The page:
medilaw.tv - Cervical Spine Epidural Steroid Injection transforaminal pain management videos. This movie illustrates the technique for performing a cervical transforaminal epidural injection in the supine position. This movie shows patient positioning, skin preparation, local anesthetic injection, needle introduction into the epidural space, contrast injection to check needle tip position in the epidural space, steroid / anesthetic injection, and finally wound dressing. Cervical Spine Epidural Steroid Injection transforaminal pain management videos.

INTRODUCTION
An epidural injection is used to inject medication into the epidural space around irritated spinal nerves. Spinal nerves can be irritated by herniated or degenerative discs, facet joint osteophytes, enlarged ligaments or traumatic or infectious inflammation. The injected medication can include local anesthetic, slow-release anti-inflammatory steroid and opioid pain-relieving medication. Epidural injections can be diagnostic or therapeutic. The amount of immediate pain relief from the local anesthetic is diagnostic of the degree to which the nerves are a source of your pain. This information will assist with the selection of further treatment options. Once the source of the pain is known, therapeutic injections can be given to provide pain relief. Steroids act as an anti-inflammatory to decrease pain and swelling. Opioids increase the pain relief. In addition, the injection fluid also helps to flush out inflammatory pain-causing proteins. The injection can provide ongoing pain relief so that a rehabilitation program can be undertaken.

INDICATIONS
Cervical Spine Epidural Steroid Injection transforaminal pain management videos.
The indications for an epidural injection are
– to assist in the identification of the cause of neck or arm pain
– to provide relief of pain caused by disease of the intervertebral disc, spinal nerve root, or adjacent structures.

ALTERNATIVES
The non-surgical alternatives to epidural injection may be
– activity modification
– weight loss
– aerobic exercise, such as walking, cycling, and swimming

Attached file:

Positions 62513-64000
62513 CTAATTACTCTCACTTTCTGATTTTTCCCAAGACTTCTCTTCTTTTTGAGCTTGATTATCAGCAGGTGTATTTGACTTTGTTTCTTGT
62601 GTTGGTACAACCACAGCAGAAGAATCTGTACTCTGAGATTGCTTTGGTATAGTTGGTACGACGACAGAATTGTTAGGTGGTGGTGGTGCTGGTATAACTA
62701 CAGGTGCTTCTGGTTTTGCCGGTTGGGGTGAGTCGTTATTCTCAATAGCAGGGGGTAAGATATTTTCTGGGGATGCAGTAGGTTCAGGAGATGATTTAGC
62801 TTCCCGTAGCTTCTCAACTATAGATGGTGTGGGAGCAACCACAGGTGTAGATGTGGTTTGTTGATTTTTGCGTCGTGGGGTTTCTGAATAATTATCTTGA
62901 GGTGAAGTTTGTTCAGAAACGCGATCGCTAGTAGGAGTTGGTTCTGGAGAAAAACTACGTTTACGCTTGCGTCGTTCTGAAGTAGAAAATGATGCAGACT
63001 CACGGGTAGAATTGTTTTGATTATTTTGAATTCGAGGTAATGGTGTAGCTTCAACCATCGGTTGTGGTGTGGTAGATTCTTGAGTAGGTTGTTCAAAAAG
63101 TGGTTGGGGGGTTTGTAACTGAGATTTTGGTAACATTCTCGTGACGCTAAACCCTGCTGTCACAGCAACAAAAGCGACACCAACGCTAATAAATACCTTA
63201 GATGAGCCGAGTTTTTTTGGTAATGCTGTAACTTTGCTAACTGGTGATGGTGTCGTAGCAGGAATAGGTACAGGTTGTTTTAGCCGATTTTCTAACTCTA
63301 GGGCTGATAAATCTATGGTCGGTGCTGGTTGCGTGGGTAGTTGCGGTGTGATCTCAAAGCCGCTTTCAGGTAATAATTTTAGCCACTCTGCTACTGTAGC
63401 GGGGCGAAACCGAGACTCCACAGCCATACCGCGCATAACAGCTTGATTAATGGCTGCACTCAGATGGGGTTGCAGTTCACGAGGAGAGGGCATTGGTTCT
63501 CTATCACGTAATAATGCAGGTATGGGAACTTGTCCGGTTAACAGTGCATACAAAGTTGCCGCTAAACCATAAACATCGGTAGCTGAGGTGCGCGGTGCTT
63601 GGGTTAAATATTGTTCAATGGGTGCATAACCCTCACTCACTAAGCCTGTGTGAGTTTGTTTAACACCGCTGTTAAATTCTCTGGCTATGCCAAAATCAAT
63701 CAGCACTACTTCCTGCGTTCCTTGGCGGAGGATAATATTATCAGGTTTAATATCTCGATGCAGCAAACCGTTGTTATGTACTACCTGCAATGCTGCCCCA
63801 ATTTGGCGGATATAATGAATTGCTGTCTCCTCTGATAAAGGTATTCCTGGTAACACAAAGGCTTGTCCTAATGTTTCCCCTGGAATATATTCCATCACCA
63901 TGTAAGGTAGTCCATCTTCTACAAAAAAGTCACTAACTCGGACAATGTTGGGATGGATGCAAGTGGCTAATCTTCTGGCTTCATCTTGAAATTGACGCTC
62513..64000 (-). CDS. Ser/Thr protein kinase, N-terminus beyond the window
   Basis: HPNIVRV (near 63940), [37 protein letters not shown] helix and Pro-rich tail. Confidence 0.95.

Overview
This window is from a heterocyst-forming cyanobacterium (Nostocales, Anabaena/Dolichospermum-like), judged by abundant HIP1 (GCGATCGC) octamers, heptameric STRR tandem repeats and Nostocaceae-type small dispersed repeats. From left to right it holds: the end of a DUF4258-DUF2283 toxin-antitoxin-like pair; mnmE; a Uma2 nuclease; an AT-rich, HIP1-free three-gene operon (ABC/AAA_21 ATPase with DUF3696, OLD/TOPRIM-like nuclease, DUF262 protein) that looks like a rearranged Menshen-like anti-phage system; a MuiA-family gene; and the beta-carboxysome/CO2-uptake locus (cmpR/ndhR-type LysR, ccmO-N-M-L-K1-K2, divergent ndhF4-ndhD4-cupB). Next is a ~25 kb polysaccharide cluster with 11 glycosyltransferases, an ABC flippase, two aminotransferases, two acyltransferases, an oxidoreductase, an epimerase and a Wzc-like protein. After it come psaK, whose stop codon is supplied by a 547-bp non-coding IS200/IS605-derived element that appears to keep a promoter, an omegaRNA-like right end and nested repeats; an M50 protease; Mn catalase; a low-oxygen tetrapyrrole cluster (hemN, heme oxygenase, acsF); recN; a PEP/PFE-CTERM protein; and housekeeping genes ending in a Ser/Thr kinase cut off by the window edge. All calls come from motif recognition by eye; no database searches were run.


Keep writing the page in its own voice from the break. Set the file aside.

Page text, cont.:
– strength and flexibility exercises
– physical therapy
– hydrotherapy
– heat and cold pads
– acupuncture
– oral pain-relieving medications such as acetaminophen or paracetamol, non-steroidal anti-inflammatory drugs, glucosamine, chondroitin

The surgical alternatives to epidural injection may be
– pain management injections or ablations
– surgical decompression and possibly fusion
– disc replacement surgery
– oral steroid medication (may not be as effective).

INFORMED REFUSAL
Cervical Spine Epidural Steroid Injection transforaminal pain management videos.
It is your right to delay or refuse the recommended treatment for your condition. However, this delay or refusal may lead to the worsening of your symptoms, such as increased neck pain, arm pain, pins and needles, weakness or numbness. You should ask your doctor what might happen should you choose not to undertake the recommended treatment.

BEFORE
Cervical Spine Epidural Steroid Injection transforaminal pain management videos.
Before the epidural injection
- cease blood thinners as instructed ie coumadin/warfarin, plavix, heparin, aspirin
- let your doctor know all the medications you are taking including herbal medications that can increase bleeding risk ie vitamin E, glucosamine, chamomile, danshen, garlic, gingko, devil’s claw, ginseng, fish oil, willow bark, feverfew, and goji berries
- you should take your routine medications, but stop any pain relievers or anti-inflammatory medication for the day. You need to have some pain, so you can assess whether the injection gives you any pain relief.
- you will be admitted into the hospital on the day of the procedure
- bring your radiological images and reports ie X-rays, CTs, MRIs
- don't eat or drink for a few hours before the procedure.
- wear loose-fitting clothes that are easy to take off and put on. Do not wear any jewelry.
- before the procedure, the skin on your neck will be cleaned and you will be given a general health check. The skin on your neck may be shaved.
- an intra-venous line may be placed in to a vein in your arm to administer fluid and medications